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  2. Why Sweden? Why Sweden? What education do you have now? I think you would be better served by getting educated in Sweden if that's where you want to move. I'm not sure of their education requirements but I would think they would require a longer education period that what we have here. Would hate for you to get your paramedic here and then Sweden come back and say "Sorry Charlie, you don't have enough education so you need to start over" Here are some helpful links that were very very easy to find if you used Dr. Google. https://www.thelocal.se/discuss/index.php?showtopic=11839?showtopic=11839 This site says you ahve to get a nursing program done first and then add a year of paramedic on top of it. http://www.studyinstockholm.se/university/the-swedish-red-cross-university-college/ And if you think you are going to get a free educaiton in Sweden, according to my understanding, you have to be a citizen of Sweden to get the free schooling. I could be wrong but I'm probably not according to a couple of websites I visited. 14K for a years program if what I'm seeing. but again, I could be wrong. So why Sweden?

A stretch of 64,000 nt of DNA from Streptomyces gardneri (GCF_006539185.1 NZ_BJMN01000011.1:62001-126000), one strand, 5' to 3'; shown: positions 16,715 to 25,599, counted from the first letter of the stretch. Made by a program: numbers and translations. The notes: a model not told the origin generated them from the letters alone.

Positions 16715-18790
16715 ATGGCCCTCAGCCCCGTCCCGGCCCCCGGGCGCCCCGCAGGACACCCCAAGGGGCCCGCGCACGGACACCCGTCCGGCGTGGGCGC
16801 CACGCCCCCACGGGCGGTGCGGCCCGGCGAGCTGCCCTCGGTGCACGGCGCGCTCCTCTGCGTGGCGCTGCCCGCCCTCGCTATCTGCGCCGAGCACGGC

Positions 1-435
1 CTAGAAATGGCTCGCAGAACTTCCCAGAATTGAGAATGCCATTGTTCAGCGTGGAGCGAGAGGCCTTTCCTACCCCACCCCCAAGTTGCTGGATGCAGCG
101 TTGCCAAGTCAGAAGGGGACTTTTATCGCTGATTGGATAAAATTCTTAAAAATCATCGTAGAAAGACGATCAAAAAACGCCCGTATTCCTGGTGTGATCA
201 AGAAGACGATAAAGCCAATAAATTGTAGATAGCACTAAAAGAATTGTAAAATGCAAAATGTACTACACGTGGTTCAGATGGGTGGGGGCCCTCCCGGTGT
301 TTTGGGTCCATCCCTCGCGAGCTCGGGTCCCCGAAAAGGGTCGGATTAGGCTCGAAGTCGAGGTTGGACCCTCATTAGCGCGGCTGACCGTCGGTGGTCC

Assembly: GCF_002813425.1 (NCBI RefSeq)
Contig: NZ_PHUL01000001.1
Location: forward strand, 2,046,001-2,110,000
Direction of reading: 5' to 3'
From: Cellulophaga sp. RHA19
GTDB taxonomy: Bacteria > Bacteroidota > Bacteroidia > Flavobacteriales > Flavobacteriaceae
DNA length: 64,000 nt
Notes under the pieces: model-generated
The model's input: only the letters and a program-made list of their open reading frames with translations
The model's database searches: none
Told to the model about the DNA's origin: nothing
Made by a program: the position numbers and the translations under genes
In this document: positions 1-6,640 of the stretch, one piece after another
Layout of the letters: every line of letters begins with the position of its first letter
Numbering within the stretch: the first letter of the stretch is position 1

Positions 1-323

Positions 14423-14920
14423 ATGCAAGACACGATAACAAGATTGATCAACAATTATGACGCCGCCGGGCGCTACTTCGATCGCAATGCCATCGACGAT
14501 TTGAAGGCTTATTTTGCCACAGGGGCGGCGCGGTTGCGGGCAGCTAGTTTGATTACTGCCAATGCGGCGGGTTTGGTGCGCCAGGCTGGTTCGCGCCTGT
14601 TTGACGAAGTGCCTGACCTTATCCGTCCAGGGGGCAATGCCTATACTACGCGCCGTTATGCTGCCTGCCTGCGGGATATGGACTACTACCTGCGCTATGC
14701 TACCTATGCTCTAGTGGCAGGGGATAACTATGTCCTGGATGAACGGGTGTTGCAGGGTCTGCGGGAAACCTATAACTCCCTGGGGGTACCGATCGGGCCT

3. Earlier
  4. I gotta say, I miss Julia's wit
  5. I honestly have no idea about the training/education/pay it takes but have you looked into EKG tech or phlebotomist? No offense but better planning in the future would go a long way.
  6. emt

    This is a hard question to answer since every place does it differently. Let's start with where you are located. In high school, focus on graduating and taking science and math classes. In some places, EMS is college level and in some places it is not. Good college classes to take are anatomy and physiology, math, English.
  7. Was just wondering if I can find some answers from you EMT's out there about some questions I need answers for a project. Name How long were you in the occupation? How did you choose your occupation? What kind of commitments have you made to become an EMT? Lastly if you would do everything over again and become an EMT would you? Thanks so much for your time!
  8. I remember your posts MariB and to see the person you have blossomed to be, let's hope our new excited poster becomes half the person you have become.